By increasing the quantity and quality of the posts you make every single day, you also increase your overall reach, clicks, shares and conversations that your social media marketing will achieve. As long as you are not just sharing about you or throwing up a ton of “mud on the wall”, hoping it sticks, but rather are consciously understanding your audiences interests and posting the topics that drive them online, it becomes a numbers game at a certain appropriate level, your results increase.

Quantity + Consistency + Quality =  MORE Reach, Likes, Shares, Clicks, Traffic, Engagement and Relationships (Real Results)

2) Engagement & Response - When you pivot to achieve the posting consistency mix correctly, the next consistency requirement to focus on is Engagement and Response. If you think of engagement as outreach to your audience and response as what it sounds like, then you might have an idea of what we are discussing here.

Consistently look for opportunities to START conversations, share content from and otherwise engage with your community. Likewise you should consistently respond to comments, conversations, shares and other activity that your target audience does to amplify your content, message or posts. These are the activities that build relationships and earn your brand the right to discuss what you do within your community.

Consistency is the most overlooked and underutilized success method in social media marketing. Merging these consistency elements into your daily activity will completely transform what you currently realize in results.

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Filed under Bundle Post, Community, Content, Curation, Engagement, Marketing, Social Media, Social Media Content, Social Media Management, Social Media Marketing, Strategy

Four Hashtag Tips That May Surprise You

Hashtag With A Purpose, Not Just Because You Can

Hashtags are one of the most unique aspects of social media. I love that something so unique wasn’t started by a company, but instead the users of a social network got it all going (or so the story goes). Regardless of how it all got started, hashtags have become an integral part of social media marketing and when used properly, they can build community, grow your following and impart salient points within your posts.

Hashtag TipsNow many of us know there are hashtag and social media Nazi’s out there. You know the people who are self-righteous know-it-alls that have an over-confident view and proclamation of the what’s, when’s and how’s of hashtagging properly. I ignore these people and suggest you do as well. Are there more acceptable ways and quantities of hashtagging that can yield better results? Of course. Will the world end if you don’t do them? No.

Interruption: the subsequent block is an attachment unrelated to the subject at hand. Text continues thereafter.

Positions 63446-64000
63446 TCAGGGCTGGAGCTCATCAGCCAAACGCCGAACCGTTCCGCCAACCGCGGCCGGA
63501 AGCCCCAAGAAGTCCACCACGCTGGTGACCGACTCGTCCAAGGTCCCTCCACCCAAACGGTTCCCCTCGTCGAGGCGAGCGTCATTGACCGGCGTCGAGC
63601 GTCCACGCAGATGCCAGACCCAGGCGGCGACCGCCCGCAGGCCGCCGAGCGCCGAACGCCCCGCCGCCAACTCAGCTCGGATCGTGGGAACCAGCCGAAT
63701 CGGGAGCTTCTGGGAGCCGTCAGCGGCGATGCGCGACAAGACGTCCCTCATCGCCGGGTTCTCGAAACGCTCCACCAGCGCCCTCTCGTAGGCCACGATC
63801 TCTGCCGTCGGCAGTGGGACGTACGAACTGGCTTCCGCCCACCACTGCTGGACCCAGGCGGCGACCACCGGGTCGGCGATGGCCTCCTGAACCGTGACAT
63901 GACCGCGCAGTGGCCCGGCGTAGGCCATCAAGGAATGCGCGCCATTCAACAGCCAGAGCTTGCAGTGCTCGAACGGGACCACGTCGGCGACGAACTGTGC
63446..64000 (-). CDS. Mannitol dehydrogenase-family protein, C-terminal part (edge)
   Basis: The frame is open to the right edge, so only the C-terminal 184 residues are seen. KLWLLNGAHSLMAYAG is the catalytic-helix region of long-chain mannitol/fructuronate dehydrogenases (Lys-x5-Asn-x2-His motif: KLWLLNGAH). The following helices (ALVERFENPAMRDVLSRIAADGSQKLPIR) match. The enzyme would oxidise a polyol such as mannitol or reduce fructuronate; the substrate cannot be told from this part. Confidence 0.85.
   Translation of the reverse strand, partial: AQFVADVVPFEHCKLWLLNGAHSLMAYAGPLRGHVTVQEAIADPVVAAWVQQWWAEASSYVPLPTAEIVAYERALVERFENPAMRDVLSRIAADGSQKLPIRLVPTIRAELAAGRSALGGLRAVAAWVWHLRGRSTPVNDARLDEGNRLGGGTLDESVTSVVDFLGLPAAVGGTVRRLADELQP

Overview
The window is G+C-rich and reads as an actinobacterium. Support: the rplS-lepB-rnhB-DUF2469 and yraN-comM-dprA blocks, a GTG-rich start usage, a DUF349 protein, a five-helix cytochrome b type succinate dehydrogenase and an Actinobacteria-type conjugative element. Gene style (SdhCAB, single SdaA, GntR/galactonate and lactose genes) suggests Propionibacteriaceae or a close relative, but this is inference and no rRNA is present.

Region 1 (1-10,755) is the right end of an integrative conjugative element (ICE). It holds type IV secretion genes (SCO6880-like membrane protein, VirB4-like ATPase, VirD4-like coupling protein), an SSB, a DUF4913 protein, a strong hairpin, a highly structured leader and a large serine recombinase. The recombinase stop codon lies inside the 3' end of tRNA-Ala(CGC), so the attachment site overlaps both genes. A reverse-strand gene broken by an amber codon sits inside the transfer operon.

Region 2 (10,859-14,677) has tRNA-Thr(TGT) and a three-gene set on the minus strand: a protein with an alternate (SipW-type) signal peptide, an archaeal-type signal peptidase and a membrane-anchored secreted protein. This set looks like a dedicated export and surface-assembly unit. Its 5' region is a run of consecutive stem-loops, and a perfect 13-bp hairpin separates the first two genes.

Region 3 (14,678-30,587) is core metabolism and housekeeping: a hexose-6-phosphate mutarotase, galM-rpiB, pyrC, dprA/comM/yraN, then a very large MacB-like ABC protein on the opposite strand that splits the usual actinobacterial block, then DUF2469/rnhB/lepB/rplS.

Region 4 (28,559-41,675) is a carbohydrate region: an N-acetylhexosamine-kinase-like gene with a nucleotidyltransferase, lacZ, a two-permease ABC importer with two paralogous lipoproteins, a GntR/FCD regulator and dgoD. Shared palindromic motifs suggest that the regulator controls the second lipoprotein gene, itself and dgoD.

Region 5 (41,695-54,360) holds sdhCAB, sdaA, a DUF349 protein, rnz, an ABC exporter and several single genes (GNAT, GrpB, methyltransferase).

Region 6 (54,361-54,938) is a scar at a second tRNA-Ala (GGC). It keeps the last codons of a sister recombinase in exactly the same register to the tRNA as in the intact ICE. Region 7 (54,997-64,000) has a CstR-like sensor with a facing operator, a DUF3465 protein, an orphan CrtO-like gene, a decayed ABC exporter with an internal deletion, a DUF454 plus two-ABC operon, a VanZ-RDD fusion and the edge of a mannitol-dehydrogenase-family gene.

So to those folks that feel the need to criticize everyone else, we will just say to each their own, smile and move on.

With the housekeeping out-of-the-way, let me bring up a few things you may (or may not) want to consider about your hashtagging tendencies. None the following scenarios are set in stone requirements, but rather suggestions that you should consider.

1) Your company or product name:  This one always blows me away. You have 1200 followers on Twitter, 3000 Facebook Likes and 422 followers on Instagram and your company is only about 2 years old…

   Questions: Why are you hashtagging your company or product name? Do you really think people are searching for your little company hashtag on social media? Do you really think your prospects and/or customers are following the hashtag?

   Answer: Not likely…  At the very most, you are showing everyone what a beginner you are at social media marketing.

   Suggestions: Use hashtags that your prospective customers will actually be searching or following in social media. Your posts are already tagged with your company name and profile, so you are far better off optimizing a proper social media profile and executing a proper social media marketing strategy, than wasting time hashtagging posts with your company name.

2) You’re too serious: Don’t underestimate the use of hashtags through humor. Yes, I mean making up a hashtag that doesn’t exist just to be human and fun. You know, #Icanbeannoying or #Ireallywishyouwouldshutit etc.

These nontraditional uses of hashtags are often overlooked as a way to invoke humor and the approachable into your posts. Don’t over do it, but definitely do it. Have fun with it.

3) Use as many as you want:  Again, there are some that get all Nazi about this, I am not one of them. Frankly, use as many hashtags as you want in a post, just be sure they’re relevant to the content and text you are posting. The worst things you can do are over doing hashtags in a post as well as including tags that are not relevant to the post.